I come from a 4 child family and I love the idea of a bigger family. I loved the noise, the chaos and the fact that if I was mad at one sibling, I still had two others to hang out with. To me, two is way too small. As I always say to Keith: "If Noah and Layla are fighting, who do they hang out with?!?!"

We have seemed to decide (informally) that 4 is too much. Three may be ok - but there is a constant debate in our house: With two, you can move on from the baby phase (the diapers, potty training, breastfeeding) and start saving for nice vacations, educations and house renovations. We both grew up in families where we didn't take annual trips to cottages or various vacation locales - so it isn't like this is something we need to have annually, but it would be nice to give to our children. We have had only one vacation since having children, when we took Noah on a car trip through New England. It would be nice to go on another trip relatively soon, with both children.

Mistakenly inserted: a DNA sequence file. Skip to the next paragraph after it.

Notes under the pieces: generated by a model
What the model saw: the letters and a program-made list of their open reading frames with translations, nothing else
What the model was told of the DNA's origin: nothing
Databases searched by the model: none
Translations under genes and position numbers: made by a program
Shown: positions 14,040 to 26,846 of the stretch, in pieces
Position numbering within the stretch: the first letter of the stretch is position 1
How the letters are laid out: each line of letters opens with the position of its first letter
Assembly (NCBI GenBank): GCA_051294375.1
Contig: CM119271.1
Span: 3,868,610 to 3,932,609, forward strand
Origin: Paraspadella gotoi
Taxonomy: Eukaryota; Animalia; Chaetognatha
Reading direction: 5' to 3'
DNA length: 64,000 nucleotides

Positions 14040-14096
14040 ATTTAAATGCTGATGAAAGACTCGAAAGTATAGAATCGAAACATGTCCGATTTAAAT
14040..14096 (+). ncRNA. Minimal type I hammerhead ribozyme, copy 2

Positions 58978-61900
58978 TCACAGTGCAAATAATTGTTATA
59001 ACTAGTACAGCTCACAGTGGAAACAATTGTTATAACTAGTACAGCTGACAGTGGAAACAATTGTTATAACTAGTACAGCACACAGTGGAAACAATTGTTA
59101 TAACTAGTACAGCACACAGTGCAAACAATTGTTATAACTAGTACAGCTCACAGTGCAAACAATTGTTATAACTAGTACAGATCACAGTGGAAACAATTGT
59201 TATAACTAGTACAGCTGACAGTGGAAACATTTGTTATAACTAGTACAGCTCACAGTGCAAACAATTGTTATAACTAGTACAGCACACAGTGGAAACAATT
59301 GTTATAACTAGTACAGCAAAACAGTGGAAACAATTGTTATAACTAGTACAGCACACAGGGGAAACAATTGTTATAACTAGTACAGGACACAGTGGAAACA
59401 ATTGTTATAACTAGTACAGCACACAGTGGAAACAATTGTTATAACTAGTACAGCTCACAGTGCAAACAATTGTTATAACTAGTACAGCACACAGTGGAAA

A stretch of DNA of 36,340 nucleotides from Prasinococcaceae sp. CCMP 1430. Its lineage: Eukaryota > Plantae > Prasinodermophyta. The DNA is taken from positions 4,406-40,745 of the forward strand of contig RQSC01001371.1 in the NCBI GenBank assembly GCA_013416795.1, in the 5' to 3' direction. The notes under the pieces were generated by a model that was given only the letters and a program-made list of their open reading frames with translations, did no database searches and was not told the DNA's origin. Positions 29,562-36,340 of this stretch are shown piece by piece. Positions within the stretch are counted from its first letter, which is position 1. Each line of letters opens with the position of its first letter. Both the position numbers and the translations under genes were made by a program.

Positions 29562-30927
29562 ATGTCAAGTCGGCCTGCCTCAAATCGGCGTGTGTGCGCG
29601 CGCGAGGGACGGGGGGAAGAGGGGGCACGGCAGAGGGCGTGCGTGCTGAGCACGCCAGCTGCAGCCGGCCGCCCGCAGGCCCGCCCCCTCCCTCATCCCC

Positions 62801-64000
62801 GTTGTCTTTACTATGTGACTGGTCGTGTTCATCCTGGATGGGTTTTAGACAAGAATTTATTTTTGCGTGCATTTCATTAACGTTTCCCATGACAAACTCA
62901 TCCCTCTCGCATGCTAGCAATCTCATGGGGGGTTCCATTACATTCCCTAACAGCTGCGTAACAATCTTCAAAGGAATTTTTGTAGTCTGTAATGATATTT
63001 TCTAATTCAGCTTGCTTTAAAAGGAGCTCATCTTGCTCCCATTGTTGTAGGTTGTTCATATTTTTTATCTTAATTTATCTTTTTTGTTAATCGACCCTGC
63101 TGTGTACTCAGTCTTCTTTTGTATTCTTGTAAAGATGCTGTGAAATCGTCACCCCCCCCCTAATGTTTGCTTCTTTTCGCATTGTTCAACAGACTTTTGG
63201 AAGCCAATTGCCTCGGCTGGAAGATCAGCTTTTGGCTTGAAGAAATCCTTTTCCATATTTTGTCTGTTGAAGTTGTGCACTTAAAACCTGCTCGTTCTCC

There is also my career to think about. I have just finished my Masters and yet I haven't found a permanent job. I have worked contract for four years due to school and back to back maternity leaves. This has also left a slight financial strain on our family, despite us both making good salaries. Also, as vain as it sounds, this is the best shape I have been in since my wedding and I am kind of enjoying it!

And so, we are approaching the time where I would want to make a decision. I loved having Noah and Layla 23 months apart. It seemed perfect. I would want to have another child relatively soon, as I don't want Noah to be too much older than the youngest child.